Whose Report Will You Believe?

Whose report will you believe?

This is the question Joshua asked his community when he returned to give his findings after a spy trip to the edge of the so-called “Promised Land.” After Joshua invested in his community at age 45, he lived to age 85 expecting a return on his investment. (Joshua 14) Far removed from the era of Israelites spying on land, many Americans find themselves wondering who to believe in the national debate about healthcare. For some, it is the fierce urgency of now because of sick relatives who need the Affordable Care Act to remain in place in order to avoid a lapse in coverage, which could lead to a lapse in medication and as a consequence, the premature death of loved ones. For others, it is the constant barrage of misinformation about the intent of the House Bill entitled The American Healthcare Act (AHCA), passed on May 4, 2017 or the Better Care Reconciliation Act (BCRA) presently being considered by the Senate. For me, the question comes down to the long-term effects upon an aging population of Americans who have labored long and hard to receive the benefits of the Medicare Part A trust fund. Why? Plain and simple, I care about my elders. 

My maternal aunt who is now 97 years of age and the remaining matriarch of my family worked for over 40 years in the Lea Lumber & Plywood Company. For a significant period of that time, she was the only black female in the plant. She left for work at 5:30 am and returned home at 3:30 pm every day. Everyday. She endured a great deal of what she calls “prejudice” during those times. Frequently she told of how her male counterparts received a raise because they were the “heads of households,” when she, then a single woman, received none. Nevertheless, she stood her ground and worked until she reached “retirement age.” In today’s economic climate, her small pension barely pays the light bill. 

It’s my hope that my aunt will continue to live and thrive. But the uncertainty about healthcare, as she knows it, keeps me up at night. At the present moment, she still lives in her home surrounded by some loving community based care givers. What happens if the power elites in Washington, DC vote to repeal and replace Obamacare thereby making changes to the Affordable Care Act (ACA) that places my aunt and others like her in jeopardy of losing precious benefits that pay for hospital, skilled nursing facilities, home health, and hospice benefits?  

Frankly, I am unwilling to believe the reports out of Washington. So, I did my own digging. If you care about your elders you should to. What I found out is that both bills, the one passed by the House and the one being considered by the Senate would “repeal the Medicare payroll surtax on high-income earners, which was added by the ACA, effective January, 2023. That provision, which took effect in 2013, provides additional revenue for the Part A trust fund, which pays for hospital, skilled nursing facility, home health, and hospice benefits. The Part A trust fund is financed primarily through a 2.9 percent tax on earnings paid by employers and employees (1.45 % each). The ACA (Obamacare) increased the payroll tax for a minority of taxpayers with relatively high incomes – those earning more than $200,000.00/individual and $250,000.00/couple – by 0.9 percentage points. In addition to repealing the ACA’s Medicare payroll surtax, both bills would repeal virtually all other tax and revenue provisions in the ACA, including the annual fee paid by branded prescription drug manufacturers, which would decrease revenue to the Part B trust fund. The bills would also reinstate the tax deduction for employers who receive Part D Retiree Drug Subsidy (RDS) payments, which would increase Medicare Part D spending.” Both bills will severely increase the number of uninsured people, not the least of which are our elders.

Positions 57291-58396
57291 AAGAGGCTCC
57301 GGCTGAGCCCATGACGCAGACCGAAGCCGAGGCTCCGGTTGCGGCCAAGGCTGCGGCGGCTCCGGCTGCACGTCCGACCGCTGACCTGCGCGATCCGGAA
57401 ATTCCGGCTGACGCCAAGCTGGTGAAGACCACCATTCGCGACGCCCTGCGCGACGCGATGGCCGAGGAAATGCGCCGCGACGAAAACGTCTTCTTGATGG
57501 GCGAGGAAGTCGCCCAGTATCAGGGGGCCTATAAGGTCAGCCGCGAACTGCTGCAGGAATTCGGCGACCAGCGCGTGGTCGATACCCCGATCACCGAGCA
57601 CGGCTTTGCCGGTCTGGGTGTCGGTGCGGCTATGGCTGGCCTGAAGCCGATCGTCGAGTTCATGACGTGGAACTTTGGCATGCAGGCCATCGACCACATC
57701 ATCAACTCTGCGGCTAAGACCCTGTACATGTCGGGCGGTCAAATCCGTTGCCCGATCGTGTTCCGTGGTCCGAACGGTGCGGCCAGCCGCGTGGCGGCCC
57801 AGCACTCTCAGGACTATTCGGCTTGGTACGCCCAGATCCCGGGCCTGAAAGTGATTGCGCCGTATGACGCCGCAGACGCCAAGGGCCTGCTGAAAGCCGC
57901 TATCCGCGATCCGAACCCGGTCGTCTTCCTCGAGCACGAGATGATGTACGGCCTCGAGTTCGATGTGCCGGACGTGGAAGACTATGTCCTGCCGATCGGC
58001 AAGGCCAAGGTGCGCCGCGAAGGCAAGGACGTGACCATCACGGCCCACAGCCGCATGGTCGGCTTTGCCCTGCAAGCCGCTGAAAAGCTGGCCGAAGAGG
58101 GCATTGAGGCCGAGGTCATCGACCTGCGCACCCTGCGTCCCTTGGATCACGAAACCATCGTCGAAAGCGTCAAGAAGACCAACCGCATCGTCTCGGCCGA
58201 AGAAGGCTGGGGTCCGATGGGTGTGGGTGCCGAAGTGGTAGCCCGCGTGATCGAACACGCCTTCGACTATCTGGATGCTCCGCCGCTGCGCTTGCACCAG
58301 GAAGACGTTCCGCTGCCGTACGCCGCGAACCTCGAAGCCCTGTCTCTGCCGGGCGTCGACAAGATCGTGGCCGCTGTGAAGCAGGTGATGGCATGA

Armed with this information, I immediately began looking at how my vote could impact this phenomenon. I feel compelled to do something. As of July, 2017, the Republican Senate majority is 52 to 46 with two independents who largely caucus with the Democrats. The House Republicans hold a 240-vote majority over the Democratic party’s 194 votes. The 2018 mid-term elections are crucial. What matters most to me is not party line affiliation. It is that we have a chance to bend the ark of justice towards greater equity for the seasoned members of our democracy who deserve better than what we are currently providing. The most vulnerable in this demographic are people like my aunt. The embedded bias that she worked in for 40 years is now resurfaced in a more nuanced system of oppression that makes her racialized and gendered socio-economic status once again subservient to a governmental regime destined to reduce, no, nullify her humanity and render her needs incongruent with the sacrosanct privilege of the wealthy power elites. I will not stand for it. The folks in my aunt’s generation believed in a serious work ethic. They believed in an American democracy that rewarded hard work with rest and provision. I believe the report that says those who have labored among us should be taken care of in the best way possible. Anything less is downright evil.

Juliette Cubanski and Tricia Neuman, The Henry J. Kaiser Family Foundation.org “What Are the Implications for Medicare of the American Health Care Act and the Better Care Reconciliation Act?” July 6, 2017, retrieved July 18, 2017 at 2:30 pm from http://www.kff.org/medicare/issue-brief/what-are-the-implications-for-medicare-of-the-american-health-care-act-and-the-better-care-reconciliation-act.

 United States Congress Elections, 2018, BallotPedia.org, retrieved July 18, 2017 at 2:57 pm from https://ballotpedia.org/United_States_Congress_elections,_2018